The world is changing rapidly and to attract and retain emerging top talent in the building industry, a wise company will pay attention and adjust accordingly. From what I’ve observed and researched over the course of my career in non-profit work, one key strategy in developing an attractive work environment is partnering with responsible charitable organizations. Let’s examine what has changed, why creating a culture of meaningful work and thoughtful generosity is so important, and how shifting can make a positive impact on your company.
The Millennials and Gen Zers currently entering the workforce have never known life without the internet. They have grown up, been educated, and engaged socially with unprecedented access to information from around the world. They have a global awareness unthinkable to prior generations.
After internet access came social media. It is crucial to recognize the role social media platforms have played in this generation’s development. In recent years, sociologists have noted a shift in the West from a “guilt – innocence” mindset to a more typically Eastern “shame – honor” mindset, and they point to the advent of social media platforms as a significant cause for this shift.
Guilt-innocence focuses on law and punishment. A person may ask, “is my behavior fair or unfair?” The focus in a shame society is the inculcation of shame and the complementary threat of ostracism., so a person may ask, “Shall I be ashamed if I do X?” or “How will people look at me if I do Y?”
Shame cultures are typically based on pride and honor, and appearances are what count.” It is fairly plain to see the role social media plays in this shift as evidenced by the rise of influencers, tribalism, and the cancel culture in our society.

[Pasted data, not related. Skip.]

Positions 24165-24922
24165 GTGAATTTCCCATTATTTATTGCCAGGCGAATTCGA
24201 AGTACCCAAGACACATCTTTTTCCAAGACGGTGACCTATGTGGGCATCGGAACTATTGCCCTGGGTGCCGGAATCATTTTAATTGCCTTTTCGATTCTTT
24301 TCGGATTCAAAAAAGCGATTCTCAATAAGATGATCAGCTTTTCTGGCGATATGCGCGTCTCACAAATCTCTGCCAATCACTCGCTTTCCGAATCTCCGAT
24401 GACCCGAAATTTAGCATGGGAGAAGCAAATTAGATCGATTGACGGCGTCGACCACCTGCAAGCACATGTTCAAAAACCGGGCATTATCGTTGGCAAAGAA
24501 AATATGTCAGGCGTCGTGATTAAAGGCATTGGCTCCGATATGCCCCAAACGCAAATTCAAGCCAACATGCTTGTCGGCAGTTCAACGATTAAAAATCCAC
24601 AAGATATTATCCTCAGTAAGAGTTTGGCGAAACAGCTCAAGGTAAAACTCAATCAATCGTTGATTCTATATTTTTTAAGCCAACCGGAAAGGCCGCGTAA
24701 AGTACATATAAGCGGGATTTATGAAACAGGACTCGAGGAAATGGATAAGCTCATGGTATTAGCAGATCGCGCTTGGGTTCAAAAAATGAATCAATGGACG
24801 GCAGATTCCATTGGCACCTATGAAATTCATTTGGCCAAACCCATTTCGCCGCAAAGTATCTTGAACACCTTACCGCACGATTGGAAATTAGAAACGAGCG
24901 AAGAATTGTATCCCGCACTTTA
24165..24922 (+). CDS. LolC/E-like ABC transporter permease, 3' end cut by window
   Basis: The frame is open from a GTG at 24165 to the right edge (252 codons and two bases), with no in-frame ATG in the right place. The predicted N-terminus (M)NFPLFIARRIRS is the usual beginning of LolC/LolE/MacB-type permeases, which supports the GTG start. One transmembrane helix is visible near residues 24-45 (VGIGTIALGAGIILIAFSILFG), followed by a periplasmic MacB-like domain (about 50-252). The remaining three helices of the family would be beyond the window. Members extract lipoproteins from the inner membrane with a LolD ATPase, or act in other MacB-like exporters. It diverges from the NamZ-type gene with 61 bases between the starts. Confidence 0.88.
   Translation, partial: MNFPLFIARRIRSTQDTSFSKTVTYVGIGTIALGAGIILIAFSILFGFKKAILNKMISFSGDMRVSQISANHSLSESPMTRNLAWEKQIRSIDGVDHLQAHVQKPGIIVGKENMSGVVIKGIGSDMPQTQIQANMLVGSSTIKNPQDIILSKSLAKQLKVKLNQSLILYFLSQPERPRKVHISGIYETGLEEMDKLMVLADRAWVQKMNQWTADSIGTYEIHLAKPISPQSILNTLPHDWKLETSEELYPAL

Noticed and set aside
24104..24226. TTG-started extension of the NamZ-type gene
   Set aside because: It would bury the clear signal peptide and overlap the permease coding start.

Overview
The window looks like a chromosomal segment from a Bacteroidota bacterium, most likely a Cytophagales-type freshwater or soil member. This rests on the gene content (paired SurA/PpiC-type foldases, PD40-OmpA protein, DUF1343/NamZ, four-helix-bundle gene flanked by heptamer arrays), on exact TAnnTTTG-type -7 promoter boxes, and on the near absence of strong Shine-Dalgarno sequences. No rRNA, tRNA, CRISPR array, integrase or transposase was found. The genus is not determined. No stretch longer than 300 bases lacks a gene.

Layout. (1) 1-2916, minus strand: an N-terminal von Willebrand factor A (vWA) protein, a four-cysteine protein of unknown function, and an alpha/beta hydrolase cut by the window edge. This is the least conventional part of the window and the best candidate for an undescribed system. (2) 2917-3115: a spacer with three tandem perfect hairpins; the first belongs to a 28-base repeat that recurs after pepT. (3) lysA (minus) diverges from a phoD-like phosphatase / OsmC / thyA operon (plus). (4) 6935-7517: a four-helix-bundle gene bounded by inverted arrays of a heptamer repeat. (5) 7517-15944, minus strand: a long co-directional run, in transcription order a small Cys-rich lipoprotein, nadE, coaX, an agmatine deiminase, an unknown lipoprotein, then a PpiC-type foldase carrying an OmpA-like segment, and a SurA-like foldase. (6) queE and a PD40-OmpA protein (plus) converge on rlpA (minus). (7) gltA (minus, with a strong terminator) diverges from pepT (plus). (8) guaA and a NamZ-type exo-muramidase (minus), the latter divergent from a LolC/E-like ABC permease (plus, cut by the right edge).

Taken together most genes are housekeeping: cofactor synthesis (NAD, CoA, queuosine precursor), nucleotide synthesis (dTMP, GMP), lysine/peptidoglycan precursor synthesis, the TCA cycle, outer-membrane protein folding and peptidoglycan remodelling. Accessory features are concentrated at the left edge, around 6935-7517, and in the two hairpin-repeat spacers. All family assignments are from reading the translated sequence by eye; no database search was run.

Admittedly, the influence of internet access and social media platforms have produced a mixed bag of results, however research shows that in charitable giving, the results have been overwhelmingly positive. Because of immediate access to information, givers of this generation are much more informed as to where their money is going and what it is accomplishing. They give out of a desire to achieve the greatest impact, not out of obligation. For charitable organizations this has led to greater accountability, transparency, and more accurate reports on their work. Furthermore, Millennials and Gen Zers aren’t giving at the same level as their predecessors (they don’t make as much money…yet), however a higher percentage of them are giving and they do so more often.
How does all of this apply to attracting and retaining top talent at your company? Millennials will represent the largest demographic in the American workforce in 2020. It is crucial to know what matters to them. Grant Skeldon, founder of a millennial missionary network called Initiative Network, observes “Millennials aren’t drawn to causes. They’re drawn to cause communities.” A volunteer at an aid packing event I recently hosted told me, “I was so excited to come here because I wanted to serve, but I didn’t want to serve alone.” This generation’s worker wants to be a part of something bigger than themselves. Giving your people the opportunity to do something significant together through aligning with a responsible charitable organization affirms your company’s generosity. Try encouraging your younger employees to lead you in researching and choosing what organizations to partner with. By providing your employees the opportunity to engage in transcendent, meaningful work through strategic non-profit partnerships, you will create a dynamic and attractive workplace that people will long to be a part of.